It seems to me that, even though Miriam and Aaron were guilty of lashon hara (slander), in speaking critically of Moses, it was not without justification: it seemed to them that Moses had arbitrarily deprived their sister-in-law of her conjugal rights. Even if Moses had the best of reasons for doing so, as we shall see below, Zipporah was also entitled to her rights as a wife. We thus find that Miriam and Aaron were acting out of concern for the woman, and her expectation that her own needs be fulfilled within marriage.  

250px-14440_The_mikve_in_besaluMoses’ abstinence was rooted in the fact that he was a prophet, who might be called upon to speak with God face-to-face at any given moment; hence it would be inappropriate for him to have had sexual relations, which would generate impurity and require immersion in the mikveh before speaking with God. Thus, Rashi comments on verse 3, “And God spoke to Moses and Aaron suddenly” {פתאום) — that when God addressed them unexpectedly they cried out in a panic: “Water! Water!” This is also the reason for the verses, which might otherwise seem to be non sequitur, explaining the nature of Moses’ prophecy:

“[Ordinarily] if there shall be among you a prophet, the Lord shall speak to him in a vision or a dream; not so my servant Moses… I speak with him mouth-to-mouth [i.e., face to face]; appearing directly and not in riddles” (vv. 6-8).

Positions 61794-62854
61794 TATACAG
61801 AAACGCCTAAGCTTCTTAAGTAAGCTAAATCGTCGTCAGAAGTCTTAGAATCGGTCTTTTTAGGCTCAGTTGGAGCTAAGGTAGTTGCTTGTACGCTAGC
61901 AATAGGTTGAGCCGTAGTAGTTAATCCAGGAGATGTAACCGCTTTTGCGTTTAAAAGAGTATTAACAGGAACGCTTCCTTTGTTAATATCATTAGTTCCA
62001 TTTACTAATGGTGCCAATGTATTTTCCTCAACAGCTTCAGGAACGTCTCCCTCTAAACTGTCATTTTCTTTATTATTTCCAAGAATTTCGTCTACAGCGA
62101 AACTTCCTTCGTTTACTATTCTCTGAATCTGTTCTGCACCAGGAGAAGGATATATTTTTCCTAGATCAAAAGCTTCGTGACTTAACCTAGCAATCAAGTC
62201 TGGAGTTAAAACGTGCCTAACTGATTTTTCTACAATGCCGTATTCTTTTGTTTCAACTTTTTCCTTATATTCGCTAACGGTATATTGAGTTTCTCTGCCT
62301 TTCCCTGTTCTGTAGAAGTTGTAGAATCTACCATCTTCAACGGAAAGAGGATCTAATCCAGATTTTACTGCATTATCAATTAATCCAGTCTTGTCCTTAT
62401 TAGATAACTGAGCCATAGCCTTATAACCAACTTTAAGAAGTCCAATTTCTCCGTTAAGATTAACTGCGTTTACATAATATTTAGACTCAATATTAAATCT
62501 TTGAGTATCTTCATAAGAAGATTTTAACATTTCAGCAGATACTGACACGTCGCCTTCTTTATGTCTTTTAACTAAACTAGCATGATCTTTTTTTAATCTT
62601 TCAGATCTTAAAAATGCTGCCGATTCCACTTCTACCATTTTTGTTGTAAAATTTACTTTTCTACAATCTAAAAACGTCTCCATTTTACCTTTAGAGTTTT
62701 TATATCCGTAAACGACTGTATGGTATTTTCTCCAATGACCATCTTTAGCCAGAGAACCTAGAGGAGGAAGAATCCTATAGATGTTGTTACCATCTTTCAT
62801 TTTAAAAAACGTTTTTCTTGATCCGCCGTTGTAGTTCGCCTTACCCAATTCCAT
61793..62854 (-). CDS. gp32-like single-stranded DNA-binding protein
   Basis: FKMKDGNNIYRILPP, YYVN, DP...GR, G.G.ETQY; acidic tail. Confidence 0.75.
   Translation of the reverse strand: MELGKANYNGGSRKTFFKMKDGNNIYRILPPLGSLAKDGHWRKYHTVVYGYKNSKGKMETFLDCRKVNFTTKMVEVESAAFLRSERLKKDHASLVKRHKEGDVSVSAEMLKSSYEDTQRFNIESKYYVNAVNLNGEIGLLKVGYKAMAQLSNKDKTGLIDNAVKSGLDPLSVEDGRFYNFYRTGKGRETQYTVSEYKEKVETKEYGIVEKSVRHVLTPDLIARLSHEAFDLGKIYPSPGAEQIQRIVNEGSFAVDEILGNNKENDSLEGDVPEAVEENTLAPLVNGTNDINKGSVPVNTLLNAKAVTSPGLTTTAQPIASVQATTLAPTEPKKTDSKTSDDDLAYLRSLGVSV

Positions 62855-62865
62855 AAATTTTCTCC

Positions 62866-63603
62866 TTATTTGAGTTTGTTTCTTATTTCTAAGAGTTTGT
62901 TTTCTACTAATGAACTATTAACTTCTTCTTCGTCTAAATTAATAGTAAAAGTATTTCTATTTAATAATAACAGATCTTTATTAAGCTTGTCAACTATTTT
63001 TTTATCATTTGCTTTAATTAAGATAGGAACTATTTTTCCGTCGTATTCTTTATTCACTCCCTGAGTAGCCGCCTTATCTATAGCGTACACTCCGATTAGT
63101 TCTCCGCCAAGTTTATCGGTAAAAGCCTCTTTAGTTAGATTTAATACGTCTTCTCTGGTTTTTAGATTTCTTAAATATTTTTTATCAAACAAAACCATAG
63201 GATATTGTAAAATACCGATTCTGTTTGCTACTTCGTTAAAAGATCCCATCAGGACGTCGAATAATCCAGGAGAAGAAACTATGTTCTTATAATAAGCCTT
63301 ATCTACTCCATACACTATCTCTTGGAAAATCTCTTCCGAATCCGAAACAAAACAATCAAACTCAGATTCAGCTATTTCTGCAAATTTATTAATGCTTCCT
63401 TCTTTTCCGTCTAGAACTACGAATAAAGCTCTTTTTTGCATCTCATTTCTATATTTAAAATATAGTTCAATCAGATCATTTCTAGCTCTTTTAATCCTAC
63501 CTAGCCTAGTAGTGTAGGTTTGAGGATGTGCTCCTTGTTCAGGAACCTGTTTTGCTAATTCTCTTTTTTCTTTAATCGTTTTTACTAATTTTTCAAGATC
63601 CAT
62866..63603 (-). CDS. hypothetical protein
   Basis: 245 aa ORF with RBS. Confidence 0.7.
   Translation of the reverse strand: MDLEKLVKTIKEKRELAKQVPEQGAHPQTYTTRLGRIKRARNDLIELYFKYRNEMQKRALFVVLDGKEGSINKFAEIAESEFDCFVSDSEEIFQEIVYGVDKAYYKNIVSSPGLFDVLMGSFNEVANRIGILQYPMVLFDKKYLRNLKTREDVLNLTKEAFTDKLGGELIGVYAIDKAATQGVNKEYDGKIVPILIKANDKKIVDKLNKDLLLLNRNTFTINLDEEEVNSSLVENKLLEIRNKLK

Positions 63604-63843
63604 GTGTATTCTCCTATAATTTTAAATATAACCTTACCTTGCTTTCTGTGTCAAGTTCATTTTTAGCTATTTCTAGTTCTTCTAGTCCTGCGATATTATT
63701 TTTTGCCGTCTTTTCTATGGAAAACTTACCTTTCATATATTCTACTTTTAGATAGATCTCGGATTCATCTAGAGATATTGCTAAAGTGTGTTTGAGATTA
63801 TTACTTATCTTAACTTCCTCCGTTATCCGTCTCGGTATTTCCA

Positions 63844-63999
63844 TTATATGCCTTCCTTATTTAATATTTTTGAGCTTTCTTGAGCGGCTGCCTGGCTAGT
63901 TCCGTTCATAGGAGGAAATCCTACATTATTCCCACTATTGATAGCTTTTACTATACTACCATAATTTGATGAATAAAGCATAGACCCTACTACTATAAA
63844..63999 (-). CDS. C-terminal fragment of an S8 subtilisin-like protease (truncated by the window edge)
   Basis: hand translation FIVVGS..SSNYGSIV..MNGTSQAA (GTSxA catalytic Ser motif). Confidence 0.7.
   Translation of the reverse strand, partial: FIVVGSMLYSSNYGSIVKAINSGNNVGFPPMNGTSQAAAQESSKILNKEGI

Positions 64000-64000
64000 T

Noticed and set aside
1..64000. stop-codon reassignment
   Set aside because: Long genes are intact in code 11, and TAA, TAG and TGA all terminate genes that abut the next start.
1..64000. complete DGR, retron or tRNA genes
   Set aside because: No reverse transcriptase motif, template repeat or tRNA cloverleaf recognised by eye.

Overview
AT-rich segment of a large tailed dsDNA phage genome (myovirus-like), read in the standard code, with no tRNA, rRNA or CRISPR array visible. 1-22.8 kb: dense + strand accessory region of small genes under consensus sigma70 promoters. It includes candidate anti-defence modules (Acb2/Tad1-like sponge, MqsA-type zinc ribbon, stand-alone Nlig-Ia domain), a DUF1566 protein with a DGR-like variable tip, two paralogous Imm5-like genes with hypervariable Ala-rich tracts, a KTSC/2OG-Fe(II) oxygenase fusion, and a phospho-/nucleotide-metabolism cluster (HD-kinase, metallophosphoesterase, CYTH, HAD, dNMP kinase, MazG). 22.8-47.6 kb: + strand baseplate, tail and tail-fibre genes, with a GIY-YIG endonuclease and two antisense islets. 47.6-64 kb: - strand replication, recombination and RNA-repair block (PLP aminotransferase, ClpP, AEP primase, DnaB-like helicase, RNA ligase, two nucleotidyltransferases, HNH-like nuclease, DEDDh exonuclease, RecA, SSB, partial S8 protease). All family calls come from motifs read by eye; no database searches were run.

We are accustomed to thinking of Judaism as holding a positive attitude towards sexuality, and frowning upon celibacy; indeed, this is a common theme of modern Jewish apologetics. Marriage and childbearing are seen as among the first mitzvot, not only in terms of their chronological position in the Humash (Torah), but also in terms of their importance per se. Hence the practice of Roman Catholicism, in which the clergy are required to be celibate, is seen as contrary to the Jewish way of thinking, if not to human nature generally.

But at least in this case — the admittedly exceptional case of Moshe Rabbenu, who was a prophet of the highest order, if not uniquely so—separation from woman is seen as a virtue, and his siblings’ criticism thereof as reflecting a fundamental misunderstanding of why he behaved as he did.

MORE PARASHAT HASHAVUA

IMAGE: Old Mikve in Besalu, Spain CC-Wikipedia

 

General, Parasha / E-Letter

Weekly parasha: Human Rights with Love

No Comments 27 May 2014

To many, the work of a human rights organization seems like an endless stream of criticism of a country. But what if we told you that it was actually a blessing, that the help we offer comes from a place of profound love? In parashat Naso, Rabbi Gideon D Sylvester reflects on the complexities of human rights work and reminds us all that it must always come from love. Continue Reading

General, Parasha / E-Letter

Weekly Torah portion: On Placement and Displacement

No Comments 21 May 2014

In Parashat BaMidbar, Rabbi Gail Diamond meditates on the often overlooked human factor surrounding the placement and displacement of mass numbers of people. We read records, are told how the people are sorted into groups and alliances, and trace where they went and how many arrived,  but what about the personal story behind each individual? Continue Reading